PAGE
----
This article originally appeared on Column Five.
Brand video storytelling has exploded in popularity for many reasons. The technology has evolved, price points have come down, social platforms have embraced it, and audiences have come to expect—if not prefer—it as a method of communication. (According to a 2014 Levels Beyond survey, 40% of consumers said they would rather watch a brand video than read the same information.)
For brands, video presents a fantastic opportunity to tell a compelling brand story in an easily digestible package.
WHY BRAND VIDEO IS SO POWERFUL
Video is not just a passing fad or a novel presentation; it is a powerful way to form relationships with your audience through emotional connection.
That’s because video is a medium that we are hardwired to respond to. In addition to being visually stimulating, video elicits an emotional response from the viewer—thanks to the scientific phenomenon of emotional contagion. When your audience views a video, or watches a story, their emotions actually start to mirror what’s on screen. (Think of the physical sensation of anxiety you get when you watch a scary movie.)
Even a brief interaction with your video can trigger this response, making a significant impact.
A note: When we say “video,” we’re really talking about the power of motion storytelling. Motion is its own form of communication, separate from static or interactive content. Technically, video is the technology that lets us tell stories through motion. But most people use “video” when talking about this type of storytelling.
THE CREATIVE ADVANTAGES OF BRAND VIDEO
One of the biggest advantages of brand video is that it provides more creative storytelling tools to work with. Each of these can be used to elicit emotion, whether you’re telling a serious story or a funny narrative.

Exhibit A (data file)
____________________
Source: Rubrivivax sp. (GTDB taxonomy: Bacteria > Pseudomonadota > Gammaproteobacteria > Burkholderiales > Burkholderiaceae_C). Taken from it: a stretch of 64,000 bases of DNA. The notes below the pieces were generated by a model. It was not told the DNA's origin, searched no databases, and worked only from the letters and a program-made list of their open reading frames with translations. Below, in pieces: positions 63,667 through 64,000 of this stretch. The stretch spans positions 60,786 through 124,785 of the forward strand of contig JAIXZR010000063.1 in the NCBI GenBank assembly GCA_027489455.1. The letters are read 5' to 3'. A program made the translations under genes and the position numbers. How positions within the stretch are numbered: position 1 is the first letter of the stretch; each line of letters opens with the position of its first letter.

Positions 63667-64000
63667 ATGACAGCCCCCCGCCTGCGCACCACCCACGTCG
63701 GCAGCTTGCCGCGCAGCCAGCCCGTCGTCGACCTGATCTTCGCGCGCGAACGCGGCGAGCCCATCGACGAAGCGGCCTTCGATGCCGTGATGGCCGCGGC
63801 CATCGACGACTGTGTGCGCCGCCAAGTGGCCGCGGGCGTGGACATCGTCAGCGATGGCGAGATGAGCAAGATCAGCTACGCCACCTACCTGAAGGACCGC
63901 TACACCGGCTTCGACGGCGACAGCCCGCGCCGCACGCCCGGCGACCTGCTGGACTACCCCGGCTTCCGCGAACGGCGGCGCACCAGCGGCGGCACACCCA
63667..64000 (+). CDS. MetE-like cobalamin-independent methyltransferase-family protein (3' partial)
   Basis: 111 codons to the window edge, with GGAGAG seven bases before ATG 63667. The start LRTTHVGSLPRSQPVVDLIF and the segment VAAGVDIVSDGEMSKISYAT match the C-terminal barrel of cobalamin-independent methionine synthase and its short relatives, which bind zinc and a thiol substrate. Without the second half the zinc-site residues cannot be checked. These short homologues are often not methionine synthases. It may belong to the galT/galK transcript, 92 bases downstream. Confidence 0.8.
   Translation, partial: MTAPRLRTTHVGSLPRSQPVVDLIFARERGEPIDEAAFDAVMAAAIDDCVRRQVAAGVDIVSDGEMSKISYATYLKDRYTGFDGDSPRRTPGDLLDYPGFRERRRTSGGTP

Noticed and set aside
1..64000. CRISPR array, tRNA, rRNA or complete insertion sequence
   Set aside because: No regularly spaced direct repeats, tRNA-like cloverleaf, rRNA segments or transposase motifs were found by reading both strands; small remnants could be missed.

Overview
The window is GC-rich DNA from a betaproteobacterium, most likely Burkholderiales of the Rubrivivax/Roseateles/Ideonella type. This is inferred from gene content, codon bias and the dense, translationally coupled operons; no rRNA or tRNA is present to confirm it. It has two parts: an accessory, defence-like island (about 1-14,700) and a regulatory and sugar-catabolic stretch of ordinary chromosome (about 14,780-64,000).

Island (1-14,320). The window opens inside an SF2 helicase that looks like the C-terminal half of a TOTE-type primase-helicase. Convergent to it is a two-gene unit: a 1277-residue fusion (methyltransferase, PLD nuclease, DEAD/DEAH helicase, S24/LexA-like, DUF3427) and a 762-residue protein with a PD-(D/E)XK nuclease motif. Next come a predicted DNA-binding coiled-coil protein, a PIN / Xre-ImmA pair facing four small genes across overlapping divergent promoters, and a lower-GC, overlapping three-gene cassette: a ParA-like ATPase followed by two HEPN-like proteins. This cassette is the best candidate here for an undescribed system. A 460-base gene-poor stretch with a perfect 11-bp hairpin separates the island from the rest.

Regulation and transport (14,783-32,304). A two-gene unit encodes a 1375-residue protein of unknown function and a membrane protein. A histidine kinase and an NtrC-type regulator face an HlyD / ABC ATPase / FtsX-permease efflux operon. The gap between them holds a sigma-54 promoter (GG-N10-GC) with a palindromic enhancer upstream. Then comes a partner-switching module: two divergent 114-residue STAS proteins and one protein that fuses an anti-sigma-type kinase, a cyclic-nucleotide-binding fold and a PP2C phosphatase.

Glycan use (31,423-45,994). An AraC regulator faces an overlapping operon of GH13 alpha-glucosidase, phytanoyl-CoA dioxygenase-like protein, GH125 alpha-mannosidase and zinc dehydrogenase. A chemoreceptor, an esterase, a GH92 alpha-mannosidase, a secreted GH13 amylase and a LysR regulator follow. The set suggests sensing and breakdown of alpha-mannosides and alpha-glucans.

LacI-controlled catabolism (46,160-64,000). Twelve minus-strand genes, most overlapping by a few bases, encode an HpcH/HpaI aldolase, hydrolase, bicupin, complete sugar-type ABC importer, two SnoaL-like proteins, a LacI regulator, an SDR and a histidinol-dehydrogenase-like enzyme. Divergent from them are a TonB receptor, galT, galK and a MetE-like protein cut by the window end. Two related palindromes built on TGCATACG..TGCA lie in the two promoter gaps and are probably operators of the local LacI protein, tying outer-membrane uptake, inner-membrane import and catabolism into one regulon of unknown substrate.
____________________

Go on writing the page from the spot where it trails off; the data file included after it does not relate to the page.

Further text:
Visuals: On-screen action can enhance your message, whether through color, data visualization, kinetic text, animation, or live-action.
Audio: Music, voiceover, and sound effects convey mood and tone, increasing your audience’s emotional response.
Controlled storytelling: The pace and nature of the storytelling is controlled, which makes it easier to deliver a focused message—and more enjoyable for your audience to receive it. Video is a passive experience, so you can simply click a play button, sit back, and watch. (Other mediums, such as interactive, require more active engagement.)
The key, of course, is to ensure your video has a story to tell.
STORYTELLING APPLICATIONS FOR BRAND VIDEO
Video can be used for much more than traditional advertising. It has many practical applications for communication both in and outside of your company, allowing you to deliver different messages in different ways.
Depending on your brand goals, you may experiment with any of the following in your content strategy:
- Traditional ads: Online or television commercials (national or regional).
- Promo videos: Viral videos, case studies, interviews, testimonials, product reviews—anything that publicizes work or brand. May be editorial or advertorial.
- Explainer videos: Introductions, overviews, processes, tutorials for products, services, or ideas.
- Culture marketing videos: Content to showcase your brand, people, or causes.